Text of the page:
Here are just a few of the many classes we offer!

  • Arts & Culture: Music Mondays 🎵 Family & Me Music Class  
  • Computers and Technology: Become a Roblox Developer 💻 
  • Exercise and Fitness: Morning Senior Stretching (Virtual), Adrienne’s Salsa Cardio (Virtual) and Jay’s Fitness 365 Athletes ️ 
  • Health & Wellness: Brain Fit for Work and Life (Virtual), Integrating Essential Oils into your Everyday Life (Virtual) 🌱, Sound Bowl Healing Meditation  
  • Martial Arts: Karate and San Do Kai Karate  
  • Performing Arts, Music & Culture: Acting for the Camera (Virtual) 🎭, Ballet and Tap Dancing, Ballroom & Latin Dance 💃 and Modern Middle Eastern Belly Dance 
  • Special Interest Classes: Build, Paint & Race An Army Battle Tank, How to Become a Certified Livescan Provider (Virtual), Intro to Fashion Design (Virtual) 👗, Parent & Child Red Cross CPR, First Aid, AED and more 
  • Sports: Badminton, All Level Softball Clinics and European Tennis Academy 🎾
      

REGISTER ONLINE TODAY

Our quick and easy 24/7 online registration system Active Net allows you to manage everyone’s schedule through a single household account. Sign up for Winter Classes for yourself, partner and children from your smartphone or computer. To learn more about Active Net, visit parks.lacounty.gov/reserve/.  

COVID-19 Safety Guidelines for In-person Classes:
The health and well-being of park guests and staff is our top priority. In accordance with LA County Public Health, currently masks are required at all times for all participants.  Participants must maintain six feet physical distance from the instructor and staff at all times.

Follow LA County Parks on social media: Facebook @parks.lacounty.gov and Twitter/Instagram/TikTok @lacountyparks.

Share your experience using #LearnSomethingNew at #LACountyParks.  

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Community Services - PSA

We’re Hiring! Become a LA County Pool Lifeguard!

Candidates will get paid for a 64-hour training which includes becoming certified though the American Red Cross in Emergency Medical Response

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Castaic Sports Complex Aquatic Center (Photo Credit: County of Los Angeles)

LOS ANGELES – LA County Department of Parks and Recreation is hiring! This summer, the Department aims to hire over 250 new lifeguards to work at our 30 aquatic facilities, all across LA County. Not only is lifeguarding a fantastic way to kickstart your career, but it’s a great opportunity for young adults looking for part time employment while in school or looking for a career as a first responder.

Pool Lifeguards will receive a starting pay of $18.27, well above the minimum wage with opportunities to work year round. Applicants must be 17 years of age by time of appointment.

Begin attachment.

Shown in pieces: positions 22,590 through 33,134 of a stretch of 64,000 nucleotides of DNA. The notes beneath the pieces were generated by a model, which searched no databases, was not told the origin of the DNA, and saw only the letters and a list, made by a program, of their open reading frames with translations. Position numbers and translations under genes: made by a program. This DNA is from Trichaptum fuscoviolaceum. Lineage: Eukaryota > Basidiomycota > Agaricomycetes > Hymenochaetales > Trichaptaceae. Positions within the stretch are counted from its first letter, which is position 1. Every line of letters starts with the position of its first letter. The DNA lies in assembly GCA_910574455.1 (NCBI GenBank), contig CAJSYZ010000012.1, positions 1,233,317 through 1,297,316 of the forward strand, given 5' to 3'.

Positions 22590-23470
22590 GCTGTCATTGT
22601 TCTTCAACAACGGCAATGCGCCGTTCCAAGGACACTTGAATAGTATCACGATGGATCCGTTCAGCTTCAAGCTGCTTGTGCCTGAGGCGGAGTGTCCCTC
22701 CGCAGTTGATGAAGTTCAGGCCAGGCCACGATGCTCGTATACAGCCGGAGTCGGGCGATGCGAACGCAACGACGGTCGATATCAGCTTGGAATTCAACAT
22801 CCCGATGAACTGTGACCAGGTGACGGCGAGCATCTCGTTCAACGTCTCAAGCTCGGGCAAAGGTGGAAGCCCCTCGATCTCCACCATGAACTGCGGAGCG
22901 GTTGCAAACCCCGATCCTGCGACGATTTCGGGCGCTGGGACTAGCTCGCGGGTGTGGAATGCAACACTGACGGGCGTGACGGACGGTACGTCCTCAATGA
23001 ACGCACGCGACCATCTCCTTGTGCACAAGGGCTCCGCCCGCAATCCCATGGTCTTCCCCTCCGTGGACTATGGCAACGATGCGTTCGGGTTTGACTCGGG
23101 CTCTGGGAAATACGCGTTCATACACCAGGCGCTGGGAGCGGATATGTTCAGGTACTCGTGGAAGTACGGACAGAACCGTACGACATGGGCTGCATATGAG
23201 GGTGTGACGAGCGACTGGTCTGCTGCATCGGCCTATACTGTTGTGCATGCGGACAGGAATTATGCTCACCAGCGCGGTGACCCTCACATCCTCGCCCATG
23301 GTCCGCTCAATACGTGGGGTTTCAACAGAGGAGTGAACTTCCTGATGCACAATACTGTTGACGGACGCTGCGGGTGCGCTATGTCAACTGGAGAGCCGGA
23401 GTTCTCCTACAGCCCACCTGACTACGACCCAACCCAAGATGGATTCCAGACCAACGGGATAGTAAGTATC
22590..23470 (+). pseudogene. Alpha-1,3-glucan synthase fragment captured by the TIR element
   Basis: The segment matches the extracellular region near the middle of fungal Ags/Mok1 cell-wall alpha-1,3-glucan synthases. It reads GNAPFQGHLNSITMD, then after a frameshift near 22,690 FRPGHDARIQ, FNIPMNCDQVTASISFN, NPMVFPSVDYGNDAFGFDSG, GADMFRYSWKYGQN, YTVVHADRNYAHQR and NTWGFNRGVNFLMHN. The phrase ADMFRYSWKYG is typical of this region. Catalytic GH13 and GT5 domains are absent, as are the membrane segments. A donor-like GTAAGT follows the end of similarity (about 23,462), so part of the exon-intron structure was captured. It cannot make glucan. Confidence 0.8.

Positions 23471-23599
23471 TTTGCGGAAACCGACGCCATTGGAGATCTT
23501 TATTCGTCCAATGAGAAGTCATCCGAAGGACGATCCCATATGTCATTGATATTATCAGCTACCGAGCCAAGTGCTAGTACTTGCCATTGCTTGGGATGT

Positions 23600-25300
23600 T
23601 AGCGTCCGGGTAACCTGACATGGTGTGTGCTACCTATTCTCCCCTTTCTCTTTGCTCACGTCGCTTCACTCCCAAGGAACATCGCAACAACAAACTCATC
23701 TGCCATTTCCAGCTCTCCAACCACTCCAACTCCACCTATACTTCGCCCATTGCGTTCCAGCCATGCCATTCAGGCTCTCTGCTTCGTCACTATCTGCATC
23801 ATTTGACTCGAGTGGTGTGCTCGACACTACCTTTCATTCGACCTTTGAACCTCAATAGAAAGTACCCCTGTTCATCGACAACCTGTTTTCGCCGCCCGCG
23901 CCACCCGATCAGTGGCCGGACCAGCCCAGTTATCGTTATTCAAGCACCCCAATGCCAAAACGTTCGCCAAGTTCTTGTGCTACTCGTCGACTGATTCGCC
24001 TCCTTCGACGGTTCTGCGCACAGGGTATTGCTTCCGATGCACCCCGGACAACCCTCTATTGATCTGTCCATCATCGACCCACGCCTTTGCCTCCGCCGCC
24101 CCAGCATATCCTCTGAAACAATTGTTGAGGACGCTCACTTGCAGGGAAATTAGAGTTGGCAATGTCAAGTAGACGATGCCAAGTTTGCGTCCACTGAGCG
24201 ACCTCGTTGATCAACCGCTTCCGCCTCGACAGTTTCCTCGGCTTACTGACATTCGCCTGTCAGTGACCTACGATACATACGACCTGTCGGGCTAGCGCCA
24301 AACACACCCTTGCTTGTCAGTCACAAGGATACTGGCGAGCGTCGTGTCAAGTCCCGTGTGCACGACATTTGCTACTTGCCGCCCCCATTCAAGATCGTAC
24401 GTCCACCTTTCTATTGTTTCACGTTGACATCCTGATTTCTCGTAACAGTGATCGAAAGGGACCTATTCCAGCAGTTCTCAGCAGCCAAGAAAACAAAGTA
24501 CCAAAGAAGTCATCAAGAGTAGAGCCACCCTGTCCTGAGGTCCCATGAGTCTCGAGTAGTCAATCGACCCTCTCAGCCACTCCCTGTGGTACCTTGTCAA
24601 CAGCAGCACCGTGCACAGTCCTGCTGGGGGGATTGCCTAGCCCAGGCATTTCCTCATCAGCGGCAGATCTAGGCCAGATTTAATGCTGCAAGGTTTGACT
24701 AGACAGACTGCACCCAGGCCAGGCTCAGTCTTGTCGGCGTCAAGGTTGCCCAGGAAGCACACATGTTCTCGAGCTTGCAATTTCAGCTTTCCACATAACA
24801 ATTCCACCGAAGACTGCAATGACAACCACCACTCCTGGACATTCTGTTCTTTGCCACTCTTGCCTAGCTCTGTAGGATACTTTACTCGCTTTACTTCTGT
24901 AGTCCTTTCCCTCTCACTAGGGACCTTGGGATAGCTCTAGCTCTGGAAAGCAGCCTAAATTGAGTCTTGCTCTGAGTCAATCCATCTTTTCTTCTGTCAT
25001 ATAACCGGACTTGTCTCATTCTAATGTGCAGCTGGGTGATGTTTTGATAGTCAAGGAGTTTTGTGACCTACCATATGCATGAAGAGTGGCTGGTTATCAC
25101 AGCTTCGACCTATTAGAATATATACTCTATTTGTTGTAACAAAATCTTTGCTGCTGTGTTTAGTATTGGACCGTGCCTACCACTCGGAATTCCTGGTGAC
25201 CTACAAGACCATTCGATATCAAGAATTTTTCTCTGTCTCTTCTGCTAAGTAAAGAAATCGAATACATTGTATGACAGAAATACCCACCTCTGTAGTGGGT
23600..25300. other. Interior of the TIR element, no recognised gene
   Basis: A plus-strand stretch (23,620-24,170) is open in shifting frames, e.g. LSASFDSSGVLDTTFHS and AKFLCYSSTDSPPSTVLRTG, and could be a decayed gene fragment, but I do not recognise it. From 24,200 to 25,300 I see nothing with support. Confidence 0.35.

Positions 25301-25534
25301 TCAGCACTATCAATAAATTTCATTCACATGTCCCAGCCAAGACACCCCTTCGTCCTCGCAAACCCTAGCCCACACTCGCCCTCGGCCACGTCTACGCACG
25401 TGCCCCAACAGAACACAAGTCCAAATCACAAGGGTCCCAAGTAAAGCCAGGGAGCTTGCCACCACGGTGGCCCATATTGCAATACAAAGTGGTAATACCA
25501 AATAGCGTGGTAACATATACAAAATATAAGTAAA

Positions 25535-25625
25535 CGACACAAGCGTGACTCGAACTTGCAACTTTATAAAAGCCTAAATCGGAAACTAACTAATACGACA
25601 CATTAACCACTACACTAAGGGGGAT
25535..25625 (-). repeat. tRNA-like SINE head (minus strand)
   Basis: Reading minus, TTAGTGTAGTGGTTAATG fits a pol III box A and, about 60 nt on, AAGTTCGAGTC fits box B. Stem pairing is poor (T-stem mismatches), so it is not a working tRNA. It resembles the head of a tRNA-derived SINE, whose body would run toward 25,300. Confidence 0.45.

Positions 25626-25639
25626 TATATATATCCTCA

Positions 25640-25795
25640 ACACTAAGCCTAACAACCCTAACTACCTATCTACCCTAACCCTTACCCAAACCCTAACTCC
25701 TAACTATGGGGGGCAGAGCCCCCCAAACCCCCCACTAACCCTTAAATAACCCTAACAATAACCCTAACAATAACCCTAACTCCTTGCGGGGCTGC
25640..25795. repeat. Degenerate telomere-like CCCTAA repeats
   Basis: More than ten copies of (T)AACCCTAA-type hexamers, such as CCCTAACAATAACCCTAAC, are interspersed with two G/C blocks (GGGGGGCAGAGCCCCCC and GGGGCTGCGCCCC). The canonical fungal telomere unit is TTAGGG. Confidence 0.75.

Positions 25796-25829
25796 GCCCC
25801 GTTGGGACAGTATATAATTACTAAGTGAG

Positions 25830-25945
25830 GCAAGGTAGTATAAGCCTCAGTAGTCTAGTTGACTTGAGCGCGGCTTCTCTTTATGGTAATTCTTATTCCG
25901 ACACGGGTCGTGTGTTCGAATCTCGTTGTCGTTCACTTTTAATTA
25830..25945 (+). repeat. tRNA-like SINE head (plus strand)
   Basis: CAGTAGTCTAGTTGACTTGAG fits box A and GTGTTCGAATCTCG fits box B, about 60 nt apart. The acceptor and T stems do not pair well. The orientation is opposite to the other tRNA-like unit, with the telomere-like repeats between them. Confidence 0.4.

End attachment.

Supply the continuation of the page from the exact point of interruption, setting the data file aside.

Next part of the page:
Those who meet the initial requirements will then be required to sign up and pass the Los Angeles County Swim Test. The Los Angeles County Swim Test consists of a 500-yard swim test that must be completed under 10 minutes. Upon completion of the test they will be invited to Pool Lifeguard Academy.

Candidates will get paid for a 64-hour training which includes becoming certified though the American Red Cross in Emergency Medical Response, CPR, AED, Lifeguarding, and First Aid.

SWIM TEST DATES AND LOCATIONS

Our Aquatics team is eager to help as many prospective candidates and interested students start a career path that can provide them with so many opportunities beyond lifeguarding!

Those who are interested in becoming a Pool Lifeguard are encouraged to attend an online “Open House” session to learn more about the position and answer questions.

VIRTUAL OPEN HOUSE SESSIONS: 

Session 1: January 19, 6pm tinyurl.com/mr36m9mn
or call in:+13237766996,,17084440#

Session 2: January 25,  5pm tinyurl.com/2p9a27ty
or call in: +13237766996,,573214358#

Session 3: January 26,  4pm tinyurl.com/5n8ks28c
or call in: +13237766996,,602797897#

APPLY TO BECOME A LIFEGUARD TODAY!

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Community Services - PSA

Missing woman in WeHo, public’s help sought

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Graphic via the Los Angeles County Sheriff’s Department

WEST HOLLYWOOD – The Los Angeles County Sheriff’s Department is asking for resident’s assistance in locating thirty-year-old Dalia Taqali who disappeared from West Hollywood Sunday night.

Taqali was last seen around 5 p.m. in the 1100 block of North Genesee Avenue, according to a news release from the Los Angeles County Sheriff’s Department. Taqali is developmentally disabled and suffers from dissociative identity disorder, the Sheriff’s Department stated.

Taqali’s family is concerned for her well-being and is asking for help finding her.

Investigators said she may be headed near the area of Sunset Boulevard and North Curson Avenue in Hollywood.

Taqali stands 5 feet, 6 inches tall and weighs about 110 pounds with long brown hair and brown eyes.

She was last seen wearing a black hoodie, green backpack, black purse and blue stud earrings on both ears.

Authorities also said Taqali has a scar on her abdominal area and is missing a front tooth.

Anyone with information on her whereabouts is asked to call the Sheriff’s Department at 323-890-5500. Those who prefer to remain anonymous can contact Crime Stoppers at 800-222-8477.